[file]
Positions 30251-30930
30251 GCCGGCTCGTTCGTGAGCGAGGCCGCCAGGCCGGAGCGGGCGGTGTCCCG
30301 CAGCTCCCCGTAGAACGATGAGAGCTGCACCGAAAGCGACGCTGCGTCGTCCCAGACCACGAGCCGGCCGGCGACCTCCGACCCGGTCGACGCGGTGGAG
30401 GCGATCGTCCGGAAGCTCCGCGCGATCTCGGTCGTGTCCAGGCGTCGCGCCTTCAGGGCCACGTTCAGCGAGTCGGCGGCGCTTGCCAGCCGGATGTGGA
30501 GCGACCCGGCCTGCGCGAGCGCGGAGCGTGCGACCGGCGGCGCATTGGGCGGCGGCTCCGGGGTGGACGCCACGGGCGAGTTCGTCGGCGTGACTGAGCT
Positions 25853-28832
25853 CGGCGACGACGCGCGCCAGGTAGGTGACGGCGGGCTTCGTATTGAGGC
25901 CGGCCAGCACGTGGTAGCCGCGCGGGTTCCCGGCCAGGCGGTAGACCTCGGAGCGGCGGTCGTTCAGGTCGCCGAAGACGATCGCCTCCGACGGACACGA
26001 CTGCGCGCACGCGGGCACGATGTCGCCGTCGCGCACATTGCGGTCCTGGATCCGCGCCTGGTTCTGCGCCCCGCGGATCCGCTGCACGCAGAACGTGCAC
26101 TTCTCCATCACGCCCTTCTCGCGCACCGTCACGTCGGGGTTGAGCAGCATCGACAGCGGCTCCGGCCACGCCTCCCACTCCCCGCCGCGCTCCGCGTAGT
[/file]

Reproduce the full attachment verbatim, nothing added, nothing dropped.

Positions 30251-30930
30251 GCCGGCTCGTTCGTGAGCGAGGCCGCCAGGCCGGAGCGGGCGGTGTCCCG
30301 CAGCTCCCCGTAGAACGATGAGAGCTGCACCGAAAGCGACGCTGCGTCGTCCCAGACCACGAGCCGGCCGGCGACCTCCGACCCGGTCGACGCGGTGGAG
30401 GCGATCGTCCGGAAGCTCCGCGCGATCTCGGTCGTGTCCAGGCGTCGCGCCTTCAGGGCCACGTTCAGCGAGTCGGCGGCGCTTGCCAGCCGGATGTGGA
30501 GCGACCCGGCCTGCGCGAGCGCGGAGCGTGCGACCGGCGGCGCATTGGGCGGCGGCTCCGGGGTGGACGCCACGGGCGAGTTCGTCGGCGTGACTGAGCT
Positions 25853-28832
25853 CGGCGACGACGCGCGCCAGGTAGGTGACGGCGGGCTTCGTATTGAGGC
25901 CGGCCAGCACGTGGTAGCCGCGCGGGTTCCCGGCCAGGCGGTAGACCTCGGAGCGGCGGTCGTTCAGGTCGCCGAAGACGATCGCCTCCGACGGACACGA
26001 CTGCGCGCACGCGGGCACGATGTCGCCGTCGCGCACATTGCGGTCCTGGATCCGCGCCTGGTTCTGCGCCCCGCGGATCCGCTGCACGCAGAACGTGCAC
26101 TTCTCCATCACGCCCTTCTCGCGCACCGTCACGTCGGGGTTGAGCAGCATCGACAGCGGCTCCGGCCACGCCTCCCACTCCCCGCCGCGCTCCGCGTAGT